The first time Rex and Charlotte lunch together he orders an omelet, a dish most Americans think of as breakfast. But in France, their rise-and-shine meal typically consists of much sweeter fare, coffee or hot chocolate with grilled bread or hard toasts, dipped in the hot drink or spread with butter, jam, or Nutella. Croissants, chocolate croissants (pain au chocolat), or other pastries also figures prominently on the breakfast table. The more substantial foods are saved for the later meals, and an omelet, paired with a small salad, would make a Parisian light lunch. In Julia Child’s recipe for a French Omelet below, she uses a method for unmolding the eggs from the pan that may seem complicated, but it produces a nicely folded omelet ideal for filling.
Makes 1 serving
2 extra-large or 3 large or medium eggs
Large pinch salt
Several grinds black pepper
1 teaspoon cold water (optional)
1 tablespoon unsalted butter, plus extra to garnish
Several sprigs parsley, to garnish
Combine the eggs, seasonings: In a medium bowl, whisk together the eggs, salt, pepper and water, if using, until just blended. Set aside.
Cook the omelet: Place a nonstick skillet over high heat. Add the butter and tilt the pan in all directions to coat the bottom and sides. When the butter foam has almost subsided but just before it browns, pour in the eggs.
Shake the pan briefly to spread the eggs over the bottom of the pan, then let the pan sit for several seconds undisturbed while the eggs coagulate on the bottom. If adding any fillings, such as sautéed vegetables, do so now.
Start jerking the pan toward you, throwing the eggs against the far edge. Keep jerking roughly, gradually lifting the pan up by the handle and tilting the far edge of the pan over the heat as the omelet begins to roll over on itself. Use a rubber spatula to push any stray egg back into the mass. Then bang on the handle close to the pan with a fist and the omelet will start curling at its far edge.
Unmold the omelet: Maneuver the omelet to one side of the pan. Fold the third of the omelet farthest from you over on itself. Lift the pan and hold a serving plate next to it. Tilt the pan toward the plate, allowing the omelet to slide onto it and fold over on itself into thirds.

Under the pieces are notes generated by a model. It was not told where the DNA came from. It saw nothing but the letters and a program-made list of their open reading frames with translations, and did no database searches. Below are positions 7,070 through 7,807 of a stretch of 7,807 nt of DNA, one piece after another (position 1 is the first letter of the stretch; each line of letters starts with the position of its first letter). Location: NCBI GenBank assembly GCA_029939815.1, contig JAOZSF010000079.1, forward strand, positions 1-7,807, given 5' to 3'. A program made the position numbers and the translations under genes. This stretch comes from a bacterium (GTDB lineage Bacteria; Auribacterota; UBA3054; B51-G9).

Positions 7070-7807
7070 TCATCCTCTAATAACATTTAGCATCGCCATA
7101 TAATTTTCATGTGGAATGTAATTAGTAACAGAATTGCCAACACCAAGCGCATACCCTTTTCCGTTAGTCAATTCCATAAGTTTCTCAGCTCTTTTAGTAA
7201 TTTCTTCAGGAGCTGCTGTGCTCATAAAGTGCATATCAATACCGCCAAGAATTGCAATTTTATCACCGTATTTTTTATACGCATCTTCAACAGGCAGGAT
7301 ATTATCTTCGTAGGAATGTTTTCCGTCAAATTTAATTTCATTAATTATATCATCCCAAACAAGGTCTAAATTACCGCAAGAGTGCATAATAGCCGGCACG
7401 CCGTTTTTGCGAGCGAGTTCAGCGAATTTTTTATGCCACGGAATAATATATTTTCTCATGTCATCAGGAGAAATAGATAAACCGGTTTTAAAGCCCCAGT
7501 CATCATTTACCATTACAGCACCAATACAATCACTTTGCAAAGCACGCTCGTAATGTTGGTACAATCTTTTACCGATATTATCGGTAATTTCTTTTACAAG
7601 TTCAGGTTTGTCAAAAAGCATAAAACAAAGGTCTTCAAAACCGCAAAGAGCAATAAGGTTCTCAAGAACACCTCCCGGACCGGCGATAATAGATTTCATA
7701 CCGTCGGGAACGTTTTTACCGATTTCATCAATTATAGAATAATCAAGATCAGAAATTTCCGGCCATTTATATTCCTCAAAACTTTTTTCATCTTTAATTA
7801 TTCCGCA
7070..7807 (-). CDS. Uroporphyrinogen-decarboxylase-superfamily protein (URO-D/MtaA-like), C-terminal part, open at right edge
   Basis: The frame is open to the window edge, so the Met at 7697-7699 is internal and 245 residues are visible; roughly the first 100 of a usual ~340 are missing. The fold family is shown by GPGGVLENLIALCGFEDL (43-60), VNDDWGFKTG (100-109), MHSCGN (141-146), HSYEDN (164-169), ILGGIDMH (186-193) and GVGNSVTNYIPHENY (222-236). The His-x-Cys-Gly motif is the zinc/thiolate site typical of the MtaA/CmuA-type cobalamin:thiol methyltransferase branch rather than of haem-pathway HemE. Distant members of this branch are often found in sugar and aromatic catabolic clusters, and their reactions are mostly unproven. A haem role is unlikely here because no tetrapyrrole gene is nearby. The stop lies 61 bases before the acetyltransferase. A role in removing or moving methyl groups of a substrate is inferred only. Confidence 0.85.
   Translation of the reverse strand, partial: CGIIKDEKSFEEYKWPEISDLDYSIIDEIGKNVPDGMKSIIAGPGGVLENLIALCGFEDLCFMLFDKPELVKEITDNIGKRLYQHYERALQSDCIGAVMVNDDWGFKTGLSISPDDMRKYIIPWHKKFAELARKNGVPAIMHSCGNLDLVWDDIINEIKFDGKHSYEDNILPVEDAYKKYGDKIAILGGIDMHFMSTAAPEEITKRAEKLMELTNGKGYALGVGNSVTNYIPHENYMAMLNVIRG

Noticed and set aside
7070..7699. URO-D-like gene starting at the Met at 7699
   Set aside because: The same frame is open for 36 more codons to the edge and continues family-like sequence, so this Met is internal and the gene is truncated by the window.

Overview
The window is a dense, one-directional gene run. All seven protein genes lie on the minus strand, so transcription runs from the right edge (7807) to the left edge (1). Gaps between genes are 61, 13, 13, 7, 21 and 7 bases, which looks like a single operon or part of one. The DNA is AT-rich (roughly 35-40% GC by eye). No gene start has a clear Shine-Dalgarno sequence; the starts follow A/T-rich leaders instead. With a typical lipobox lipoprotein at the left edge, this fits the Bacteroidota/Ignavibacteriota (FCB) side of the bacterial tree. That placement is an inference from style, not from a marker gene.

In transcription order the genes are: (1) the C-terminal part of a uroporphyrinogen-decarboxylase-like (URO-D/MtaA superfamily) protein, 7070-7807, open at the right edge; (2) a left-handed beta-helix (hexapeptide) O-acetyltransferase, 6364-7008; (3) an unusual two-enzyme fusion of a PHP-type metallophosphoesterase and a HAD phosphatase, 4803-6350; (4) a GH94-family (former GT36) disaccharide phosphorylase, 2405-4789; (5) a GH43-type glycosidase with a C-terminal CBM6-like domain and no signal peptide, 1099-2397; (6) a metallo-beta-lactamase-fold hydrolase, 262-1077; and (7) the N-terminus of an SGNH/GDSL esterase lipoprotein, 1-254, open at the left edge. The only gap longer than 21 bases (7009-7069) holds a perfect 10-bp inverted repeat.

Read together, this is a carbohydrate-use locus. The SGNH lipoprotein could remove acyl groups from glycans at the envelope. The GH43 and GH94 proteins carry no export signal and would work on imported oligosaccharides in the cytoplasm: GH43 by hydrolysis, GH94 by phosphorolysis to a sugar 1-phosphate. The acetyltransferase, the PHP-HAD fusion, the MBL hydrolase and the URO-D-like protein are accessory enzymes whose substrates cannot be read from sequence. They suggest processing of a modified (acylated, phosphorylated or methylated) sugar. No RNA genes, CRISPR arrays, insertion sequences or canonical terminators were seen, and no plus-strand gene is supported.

Presentation: Spear a lump of butter with a fork and rapidly brush it over the top of the omelet. Garnish with parsley.
Source: Adapted recipe from Julia Child's "Julia's Kitchen Wisdom" (Knopf, 2009).
When Rex Renaud, the COO of Mercier Shipping, is arrested for a crime he didn't commit, he knows he'll need a miracle to clear his name … and sassy lawyer Charlotte Andreko is the perfect woman for the job. Charlotte has built her career defending pro bono clients against womanizers like Rex Renaud, and she'd much rather let him sweat it out in a jail cell than defend him in court. Yet Rex swears he's been set up, and when he offers her a shocking sum of money in exchange for her legal counsel, the financial security is too tempting to resist. The court dubs Rex a serious flight risk—how many people have their own jet?—and he's released on one condition: Charlotte's his new jailer, and he's stuck with her until his arraignment. But when a bomb threat sends Rex and Charlotte on the run, neither is prepared for the explosive chemistry and red-hot passion that flare between them as they hunt for the truth about his arrest. - See more at: http://www.avonromance.com/book/gwen-jones-the-laws-of-seduction#sthash.DMeJRhWU.dpuf
Gwen Jones is a mentor and instructor in Western Connecticut State University’s Master in Creative and Professional Writing program, and an Assistant Professor of English at Mercer County College, in West Windsor, NJ. Her work has appeared in Writer’s Digest, The Kelsey Review, and The Connecticut River Review, and she is the author of the HarperCollins Avon FRENCH KISS series, Wanted: Wife, Kiss Me, Captain, and The Laws of Seduction. A writer of women’s fiction and romance, she lives with her husband, Frank, near Trenton, New Jersey.
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